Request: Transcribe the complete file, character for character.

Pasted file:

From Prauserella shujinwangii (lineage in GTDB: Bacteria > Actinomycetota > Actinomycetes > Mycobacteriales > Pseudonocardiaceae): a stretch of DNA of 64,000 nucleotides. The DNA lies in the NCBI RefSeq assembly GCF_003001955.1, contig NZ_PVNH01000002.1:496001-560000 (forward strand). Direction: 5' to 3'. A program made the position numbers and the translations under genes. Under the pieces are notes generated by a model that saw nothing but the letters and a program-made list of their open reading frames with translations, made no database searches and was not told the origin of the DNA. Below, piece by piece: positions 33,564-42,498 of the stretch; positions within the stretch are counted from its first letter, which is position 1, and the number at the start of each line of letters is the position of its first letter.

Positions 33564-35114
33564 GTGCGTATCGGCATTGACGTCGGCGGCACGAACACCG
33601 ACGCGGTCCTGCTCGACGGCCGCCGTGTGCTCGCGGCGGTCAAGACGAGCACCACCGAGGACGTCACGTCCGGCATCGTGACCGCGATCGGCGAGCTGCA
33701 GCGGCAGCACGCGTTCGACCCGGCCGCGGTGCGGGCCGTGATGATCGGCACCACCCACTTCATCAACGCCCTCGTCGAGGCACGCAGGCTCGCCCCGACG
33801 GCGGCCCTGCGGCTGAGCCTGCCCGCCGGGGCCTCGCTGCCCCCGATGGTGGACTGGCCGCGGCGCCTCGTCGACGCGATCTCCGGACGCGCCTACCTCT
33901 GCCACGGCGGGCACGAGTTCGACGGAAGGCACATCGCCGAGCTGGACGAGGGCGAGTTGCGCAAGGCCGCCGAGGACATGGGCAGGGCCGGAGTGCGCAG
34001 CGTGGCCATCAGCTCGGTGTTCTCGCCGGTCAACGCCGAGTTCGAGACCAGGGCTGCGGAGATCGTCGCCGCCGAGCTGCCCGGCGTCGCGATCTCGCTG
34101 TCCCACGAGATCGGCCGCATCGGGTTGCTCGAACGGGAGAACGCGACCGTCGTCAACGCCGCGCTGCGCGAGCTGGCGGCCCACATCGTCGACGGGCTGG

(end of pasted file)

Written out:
From Prauserella shujinwangii (lineage in GTDB: Bacteria > Actinomycetota > Actinomycetes > Mycobacteriales > Pseudonocardiaceae): a stretch of DNA of 64,000 nucleotides. The DNA lies in the NCBI RefSeq assembly GCF_003001955.1, contig NZ_PVNH01000002.1:496001-560000 (forward strand). Direction: 5' to 3'. A program made the position numbers and the translations under genes. Under the pieces are notes generated by a model that saw nothing but the letters and a program-made list of their open reading frames with translations, made no database searches and was not told the origin of the DNA. Below, piece by piece: positions 33,564-42,498 of the stretch; positions within the stretch are counted from its first letter, which is position 1, and the number at the start of each line of letters is the position of its first letter.

Positions 33564-35114
33564 GTGCGTATCGGCATTGACGTCGGCGGCACGAACACCG
33601 ACGCGGTCCTGCTCGACGGCCGCCGTGTGCTCGCGGCGGTCAAGACGAGCACCACCGAGGACGTCACGTCCGGCATCGTGACCGCGATCGGCGAGCTGCA
33701 GCGGCAGCACGCGTTCGACCCGGCCGCGGTGCGGGCCGTGATGATCGGCACCACCCACTTCATCAACGCCCTCGTCGAGGCACGCAGGCTCGCCCCGACG
33801 GCGGCCCTGCGGCTGAGCCTGCCCGCCGGGGCCTCGCTGCCCCCGATGGTGGACTGGCCGCGGCGCCTCGTCGACGCGATCTCCGGACGCGCCTACCTCT
33901 GCCACGGCGGGCACGAGTTCGACGGAAGGCACATCGCCGAGCTGGACGAGGGCGAGTTGCGCAAGGCCGCCGAGGACATGGGCAGGGCCGGAGTGCGCAG
34001 CGTGGCCATCAGCTCGGTGTTCTCGCCGGTCAACGCCGAGTTCGAGACCAGGGCTGCGGAGATCGTCGCCGCCGAGCTGCCCGGCGTCGCGATCTCGCTG
34101 TCCCACGAGATCGGCCGCATCGGGTTGCTCGAACGGGAGAACGCGACCGTCGTCAACGCCGCGCTGCGCGAGCTGGCGGCCCACATCGTCGACGGGCTGG